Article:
The UK has come bottom of a Unicef league table for child well-being across 21 industrialised countries.
The study looked at a total of 40 indicators in six categories. Here is a summary of some of the report's key findings.
European countries dominate the top half of the overall league table, with the Netherlands, Sweden, Denmark and Finland claiming the top four places.
The UK and United States are in the bottom third of the rankings for five of the six categories covered. The six categories are material well-being, family and peer relationships, health and safety, behaviour and risks, and children's own sense of well-being (educational and subjective).
No country features in the top third of the rankings for all six dimensions of child well-being, although the Netherlands and Sweden come close to achieving this.
Child poverty remains above the 15% mark in the three southern European countries (Portugal, Spain,
Italy) and in three Anglophone countries (the US, the UK, and Ireland).
There is no obvious relationship between levels of child well-being and GDP per capita. The Czech Republic,
for example, achieves a higher overall rank for child well-being than several much wealthier countries.
A total of nine countries - all in northern Europe - have brought child poverty rates below 10%.
FAMILY AND PEER RELATIONSHIPS
Approximately 80% of children in the countries under review are living with both parents. This ranges from more than 90% in Greece and Italy to less than 70% in the UK and 60% in the US.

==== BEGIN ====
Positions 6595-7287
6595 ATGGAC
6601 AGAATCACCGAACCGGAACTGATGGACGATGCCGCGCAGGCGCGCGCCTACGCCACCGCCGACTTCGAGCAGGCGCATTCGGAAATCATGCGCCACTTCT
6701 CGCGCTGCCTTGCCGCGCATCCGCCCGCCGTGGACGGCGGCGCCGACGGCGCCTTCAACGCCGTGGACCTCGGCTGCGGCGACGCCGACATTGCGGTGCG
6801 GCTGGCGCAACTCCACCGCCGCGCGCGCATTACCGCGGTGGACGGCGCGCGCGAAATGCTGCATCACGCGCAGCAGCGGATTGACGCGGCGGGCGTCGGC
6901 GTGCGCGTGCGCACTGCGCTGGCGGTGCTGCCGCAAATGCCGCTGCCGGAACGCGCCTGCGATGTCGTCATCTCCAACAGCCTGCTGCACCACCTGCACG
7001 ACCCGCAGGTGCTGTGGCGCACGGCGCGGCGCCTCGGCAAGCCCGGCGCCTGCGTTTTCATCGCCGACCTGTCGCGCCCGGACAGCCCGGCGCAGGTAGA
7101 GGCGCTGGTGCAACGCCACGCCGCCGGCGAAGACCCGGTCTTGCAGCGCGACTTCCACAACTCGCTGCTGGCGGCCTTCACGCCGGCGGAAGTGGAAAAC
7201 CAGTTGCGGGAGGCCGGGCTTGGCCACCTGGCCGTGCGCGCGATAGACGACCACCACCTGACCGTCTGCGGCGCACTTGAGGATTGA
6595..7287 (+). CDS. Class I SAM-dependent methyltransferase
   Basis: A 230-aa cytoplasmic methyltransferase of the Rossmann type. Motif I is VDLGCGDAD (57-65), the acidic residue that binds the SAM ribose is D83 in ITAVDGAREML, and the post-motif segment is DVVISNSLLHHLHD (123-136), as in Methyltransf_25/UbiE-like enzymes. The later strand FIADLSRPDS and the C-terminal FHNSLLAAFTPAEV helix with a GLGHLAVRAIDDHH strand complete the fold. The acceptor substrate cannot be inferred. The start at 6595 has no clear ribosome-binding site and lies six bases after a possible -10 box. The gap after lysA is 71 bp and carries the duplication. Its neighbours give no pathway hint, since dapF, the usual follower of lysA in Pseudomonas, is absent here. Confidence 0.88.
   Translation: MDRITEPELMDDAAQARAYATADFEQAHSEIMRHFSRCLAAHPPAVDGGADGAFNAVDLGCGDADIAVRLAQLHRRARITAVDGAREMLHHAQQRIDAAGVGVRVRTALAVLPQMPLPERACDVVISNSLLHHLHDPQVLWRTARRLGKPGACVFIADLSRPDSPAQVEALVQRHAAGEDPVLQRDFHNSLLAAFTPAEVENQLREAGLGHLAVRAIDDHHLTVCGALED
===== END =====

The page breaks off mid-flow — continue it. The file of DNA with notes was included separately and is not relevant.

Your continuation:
Even in the lowest ranked countries, almost two-thirds of children still regularly eat the main meal of the day with their families, with France and Italy maintaining the tradition most of all.
HEALTH AND SAFETY
Fewer than one in every 10,000 young people die before the age of 19 as a result of accident, murder, suicide or violence.
European countries occupy the top half of the report's child health and safety table, with the top five places claimed by the four Nordic countries and the Netherlands.
Infant mortality rates range from under three per 1,000 births in Iceland and Japan, to over six per 1,000 in Hungary, Poland and the US.
BEHAVIOUR AND RISKS
The overall OECD league table of young people's risk behaviours sees the UK at the foot of the rankings by "a considerable distance".
Risk behaviours considered in the study include smoking, being drunk, using cannabis, fighting and bullying, and sexual behaviour.
Only about a third of young people eat fruit daily.
Only about a third of young people exercise for an hour or more on five or more days a week - youths take most exercise in Ireland, Canada and the US, and the least in Belgium and France.
Finland, Canada, Australia, and Japan head this particular table in the report.
The UK is rated in the bottom third of the table for educational well-being.
Four southern European countries - Greece, Italy, Spain and Portugal - occupy the bottom four places.
Children's subjective sense of well-being appears to be markedly higher in the Netherlands, Spain, and Greece and markedly lower in Poland and the UK.
Approximately 80% of young people consider their health to be good or excellent in every OECD country except the UK.
The Netherlands, Norway and Austria, are at the head of the table with over a third of their schoolchildren admitting to "liking school a lot".